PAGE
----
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poctave results differ depending on PSD or time signal input

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Roman Katzer
Roman Katzer 2024년 2월 20일
댓글: Roman Katzer 2024년 2월 20일
I am doing fractional octave analysis using poctave.
poctave will take either a time signal or a positive power spectrum, such as calculated by pwelch.
(My example code file is attached. It analyzes a synthesized mixed sines/noise signal and an audio sample loaded from a file.)
I am wondering why the results are different depending on whether I feed poctave a time signal or PSD. Here I created a 5-second signal consisting of several sinusoids with added gaussian noise. The noise energy spectrum is flat as expected, and the third octave spectrum rises with frequency as one would expect. The sine components are clearly visible in the log spectrum calculated from pwelch's pxx output:
sine analysis
However, the third octave bands are very different depending on whether poctave took a time signal or PSD as input. While they're mostly parallel-shifted, there are spectral differences.
Why is this the case?
If I use a short, real-world audio sample (background noise from a bar in this case), the bevavior is similar:
noise analysis

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Frantz Bouchereau
Frantz Bouchereau 2024년 2월 20일
편집: Frantz Bouchereau 2024년 2월 20일
Hi Roman, poctave expects a power spectral density as an input but you are computing power spectrum in your code.
In your calls to pwelch you are using the 'power' flag instead of the 'psd' flag.
Please try your script with the updated flag.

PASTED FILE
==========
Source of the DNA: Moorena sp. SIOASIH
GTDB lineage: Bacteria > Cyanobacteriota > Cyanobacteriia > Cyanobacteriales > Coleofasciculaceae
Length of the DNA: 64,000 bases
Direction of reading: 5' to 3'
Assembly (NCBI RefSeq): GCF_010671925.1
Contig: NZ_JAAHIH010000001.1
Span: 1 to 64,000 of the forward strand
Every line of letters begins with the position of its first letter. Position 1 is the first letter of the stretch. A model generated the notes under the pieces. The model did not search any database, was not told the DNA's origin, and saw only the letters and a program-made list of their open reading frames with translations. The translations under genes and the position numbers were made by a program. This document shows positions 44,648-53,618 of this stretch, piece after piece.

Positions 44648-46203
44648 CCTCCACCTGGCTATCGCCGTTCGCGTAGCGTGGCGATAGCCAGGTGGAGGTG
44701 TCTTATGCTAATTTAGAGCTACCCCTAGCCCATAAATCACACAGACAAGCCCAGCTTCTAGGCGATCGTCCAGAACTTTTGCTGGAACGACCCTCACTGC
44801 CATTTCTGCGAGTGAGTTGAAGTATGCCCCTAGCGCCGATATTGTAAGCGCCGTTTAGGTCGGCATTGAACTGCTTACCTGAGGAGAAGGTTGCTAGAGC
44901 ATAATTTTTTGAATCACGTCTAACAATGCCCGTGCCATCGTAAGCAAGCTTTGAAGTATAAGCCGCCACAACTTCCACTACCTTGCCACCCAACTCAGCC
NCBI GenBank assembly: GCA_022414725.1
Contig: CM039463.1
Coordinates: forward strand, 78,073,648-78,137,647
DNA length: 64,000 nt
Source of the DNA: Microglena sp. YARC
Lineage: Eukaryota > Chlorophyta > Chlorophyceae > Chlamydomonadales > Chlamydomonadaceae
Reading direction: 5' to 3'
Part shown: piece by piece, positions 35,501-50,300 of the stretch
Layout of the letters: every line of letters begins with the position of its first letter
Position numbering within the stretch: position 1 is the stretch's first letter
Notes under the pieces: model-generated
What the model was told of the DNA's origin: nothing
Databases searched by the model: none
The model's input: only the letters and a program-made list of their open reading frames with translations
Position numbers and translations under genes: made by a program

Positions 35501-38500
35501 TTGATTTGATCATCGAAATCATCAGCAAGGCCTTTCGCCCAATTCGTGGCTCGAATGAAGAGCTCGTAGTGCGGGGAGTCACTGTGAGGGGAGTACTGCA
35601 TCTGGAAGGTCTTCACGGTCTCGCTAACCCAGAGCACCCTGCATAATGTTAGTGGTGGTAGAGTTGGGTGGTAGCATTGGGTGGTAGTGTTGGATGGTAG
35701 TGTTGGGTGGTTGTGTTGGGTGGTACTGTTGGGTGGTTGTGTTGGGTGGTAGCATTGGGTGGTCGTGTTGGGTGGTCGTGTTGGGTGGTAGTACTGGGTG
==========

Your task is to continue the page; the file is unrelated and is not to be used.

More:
Thanks
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Frantz Bouchereau
Frantz Bouchereau 2024년 2월 20일
편집: Frantz Bouchereau 2024년 2월 20일
Thanks for updating the code Roman,
The differences between the two methods are expected.
poctave with a time signal input uses actual bandpass filters (designed according to the ANSI S1.11 standard) to compute power at each octave band. Depending on the order of the bandpass filters you have some slight power bleeding between bands. The higher the filter order the less power bleeding, with the tradeoff being filter stability at the lower octave bands. Also higher filter orders will increase the stopband attenuation that will reduce the power differences due to noise contributions.
poctave with a psd input computes power over bands by integrating the frequency bins that fall within each band (taking care of only adding partial power over bins that contain frequencies of contiguous band edges). The power estimates will be affected by the way you compute the PSD:
  • The window type and window overalp you use will affect the amount of power bleeding of tones to contiguous bands.
  • The window size, as you mentioned, can lead to more or less averaging which affects the variance of the spectral estimate and hence of the power estimates at each octave band.
Hope this helps.
Roman Katzer
Roman Katzer 2024년 2월 20일
Thanks for your excellent explanation, Frantz!

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